Left Bank brings Strout to town
Belfast — Continuing its 10th anniversary summer series, Left Bank Books will welcome Elizabeth Strout for a talk and signing Saturday, Aug. 9, from 3 to 5 p.m. at the First Church of Belfast, diagonally across Church Street from Left Bank Books. She will sign books immediately after her talk. The public is warmly invited to this free event, but reservations are required.
Strout is the author of four books including “Olive Kitteridge,” winner of the 2009 Pulitzer Prize for Fiction. Her most recent novel, “The Burgess Boys,” has received widespread national acclaim and honors. National Public Radio named it one of the best books of 2013 and the Washington Post called it one of the most notable works of fiction in 2013.
Although she now lives in New York City, Strout is pulled to write about her native state of Maine; she was born in Portland and graduated from Bates College. Many of her characters live in fictional towns that are clearly located in Maine or elsewhere in New England. Shirley Falls (“a gossip-ridden mill town”) appears in Strout’s debut novel “Amy And Isabelle” (1998),” Abide With Me” (2006) and again in “The Burgess Boys.” The tart-tongued Olive Kitteridge lives in the hardscrabble coastal town of Crosby.
In a lecture/conversation with Roger Rosenblatt last month, in which they discussed the power of place in fiction, Strout said it took her a while to understand the importance of place: “I had to live in New York for many years before I realized, ‘Oh, I actually really do come from Maine.’”
“The Burgess Boys” moves between New York City and Shirley Falls, two locales Strout obviously finds comfortable writing about. As adults living in Brooklyn, Jim Burgess is a sleek, successful corporate lawyer and Bob Burgess is a divorced Legal Aid attorney living alone in a sparsely furnished apartment. The brothers’ lives are irrevocably altered when their sister Susan, who lives in their Maine hometown, calls with news of a thoughtless but serious act committed by her teenage son Zach.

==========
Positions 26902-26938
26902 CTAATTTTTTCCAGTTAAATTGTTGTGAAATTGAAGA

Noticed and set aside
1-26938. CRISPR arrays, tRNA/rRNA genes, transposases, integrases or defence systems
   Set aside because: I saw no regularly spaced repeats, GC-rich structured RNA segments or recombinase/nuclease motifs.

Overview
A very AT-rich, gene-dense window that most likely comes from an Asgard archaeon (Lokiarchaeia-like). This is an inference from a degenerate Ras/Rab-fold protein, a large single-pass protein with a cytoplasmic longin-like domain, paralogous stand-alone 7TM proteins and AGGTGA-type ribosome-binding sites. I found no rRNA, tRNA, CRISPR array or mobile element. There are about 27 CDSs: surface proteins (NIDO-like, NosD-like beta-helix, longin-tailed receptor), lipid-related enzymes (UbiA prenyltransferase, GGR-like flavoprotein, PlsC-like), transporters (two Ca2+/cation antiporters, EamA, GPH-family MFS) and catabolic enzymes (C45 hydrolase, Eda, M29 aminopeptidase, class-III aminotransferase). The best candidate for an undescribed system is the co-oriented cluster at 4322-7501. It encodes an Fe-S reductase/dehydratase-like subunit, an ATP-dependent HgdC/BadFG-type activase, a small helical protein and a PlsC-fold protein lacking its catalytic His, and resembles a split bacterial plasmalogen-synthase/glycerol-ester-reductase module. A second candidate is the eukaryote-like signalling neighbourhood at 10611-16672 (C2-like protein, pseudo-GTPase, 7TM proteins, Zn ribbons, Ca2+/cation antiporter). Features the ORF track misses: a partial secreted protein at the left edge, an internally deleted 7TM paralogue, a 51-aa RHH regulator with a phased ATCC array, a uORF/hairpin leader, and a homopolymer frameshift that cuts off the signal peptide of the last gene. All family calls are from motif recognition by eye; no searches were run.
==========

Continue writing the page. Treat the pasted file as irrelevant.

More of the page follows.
Strout said she was inspired to write “The Burgess Boys” after hearing a news report about a man who tossed a frozen pig’s head into a Lewiston storefront mosque where Somali refugees were staying in 2006. The man was charged with desecrating a house of worship and later committed suicide. Strout spent seven years researching Somali history and culture for “The Burgess Boys.”
Strout has wanted to be a writer since she was a child and credits her parents’ belief in her as crucial to her success. This will be Strout’s first appearance in Belfast.
“We tried to get her last year,” said Marsha Kaplan, one of the store’s three owners, “but she was putting a hold on almost all of her appearances then. This year, as we started to plan our months-long birthday ‘party,’ Elizabeth was at the top of our list. We wrote to her again and, this time, she said ‘Yes!’”
To reserve seats or for more information, call 338-9009 or email firstname.lastname@example.org. All of Strout’s novels are available at Left Bank Books, 109 Church St.
Courier Publications’ A&E Editor Dagney C. Ernest can be reached at (207) 594-4401, ext. 115; or email@example.com.